Buying environmental problems: the invasive potential of imported freshwater turtles in Argentina.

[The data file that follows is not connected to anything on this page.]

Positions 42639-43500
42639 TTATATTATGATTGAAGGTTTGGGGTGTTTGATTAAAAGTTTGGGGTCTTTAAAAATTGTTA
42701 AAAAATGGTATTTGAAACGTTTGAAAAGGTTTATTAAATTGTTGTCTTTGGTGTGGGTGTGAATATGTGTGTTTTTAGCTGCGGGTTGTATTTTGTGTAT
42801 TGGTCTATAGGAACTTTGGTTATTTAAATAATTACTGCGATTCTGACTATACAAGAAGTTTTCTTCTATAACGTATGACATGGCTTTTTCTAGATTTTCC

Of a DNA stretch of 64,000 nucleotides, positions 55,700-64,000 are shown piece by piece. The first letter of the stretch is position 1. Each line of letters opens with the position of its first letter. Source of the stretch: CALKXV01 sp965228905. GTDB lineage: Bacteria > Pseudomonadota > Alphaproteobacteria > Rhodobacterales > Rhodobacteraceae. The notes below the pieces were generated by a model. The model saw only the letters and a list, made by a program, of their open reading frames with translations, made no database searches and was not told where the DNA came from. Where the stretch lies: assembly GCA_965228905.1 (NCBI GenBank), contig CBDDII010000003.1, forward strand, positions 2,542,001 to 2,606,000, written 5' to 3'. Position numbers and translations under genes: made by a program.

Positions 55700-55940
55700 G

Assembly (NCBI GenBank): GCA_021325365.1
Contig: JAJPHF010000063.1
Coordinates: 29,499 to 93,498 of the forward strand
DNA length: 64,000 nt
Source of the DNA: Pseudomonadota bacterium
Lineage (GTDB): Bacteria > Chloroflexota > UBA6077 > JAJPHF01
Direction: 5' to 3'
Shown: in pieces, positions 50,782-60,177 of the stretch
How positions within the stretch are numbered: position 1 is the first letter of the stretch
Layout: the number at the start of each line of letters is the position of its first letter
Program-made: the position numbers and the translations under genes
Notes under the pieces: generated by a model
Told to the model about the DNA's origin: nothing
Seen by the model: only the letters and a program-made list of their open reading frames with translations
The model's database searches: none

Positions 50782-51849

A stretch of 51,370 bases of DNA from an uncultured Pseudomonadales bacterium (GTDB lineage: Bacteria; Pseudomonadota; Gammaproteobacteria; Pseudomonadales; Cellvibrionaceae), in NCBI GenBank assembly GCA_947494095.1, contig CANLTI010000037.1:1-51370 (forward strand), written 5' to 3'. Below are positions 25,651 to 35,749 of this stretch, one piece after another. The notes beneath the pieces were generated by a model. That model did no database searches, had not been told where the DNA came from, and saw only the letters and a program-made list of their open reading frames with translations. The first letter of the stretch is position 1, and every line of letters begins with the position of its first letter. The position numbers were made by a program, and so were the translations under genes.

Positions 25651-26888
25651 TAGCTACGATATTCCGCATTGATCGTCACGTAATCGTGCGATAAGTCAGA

In recent years, decision-makers in Argentina have allowed the legal import of thousands of specimens of freshwater turtles. Given their invasive potential, many of the imported species have become established and have spread to other countries. The three most commonly imported species recently have been Graptemys pseudogeographica, Trachemys scripta, and Pseudemys nelsoni, all of them native to North America. This study assessed the invasive potential of these species in Argentina based on (i) bioclimatic envelope models, (ii) distribution of water bodies, (iii) location of the most populated cities, (iv) comparisons between their alien and native climatic niches, and (v) the main ecological traits of those species. The results showed that these species are able to establish viable populations in Argentina, especially T. scripta and G. pseudogeographica. This is because the country offers a large amount of suitable climatic space for these species, in which there are large areas with rivers and other water bodies. The situation is especially problematic in freshwater ecosystems of the north east, as well as in the most populated portion of the country. A range of regulatory policies are suggested, which could help to reduce biodiversity loss and economic impacts in the future.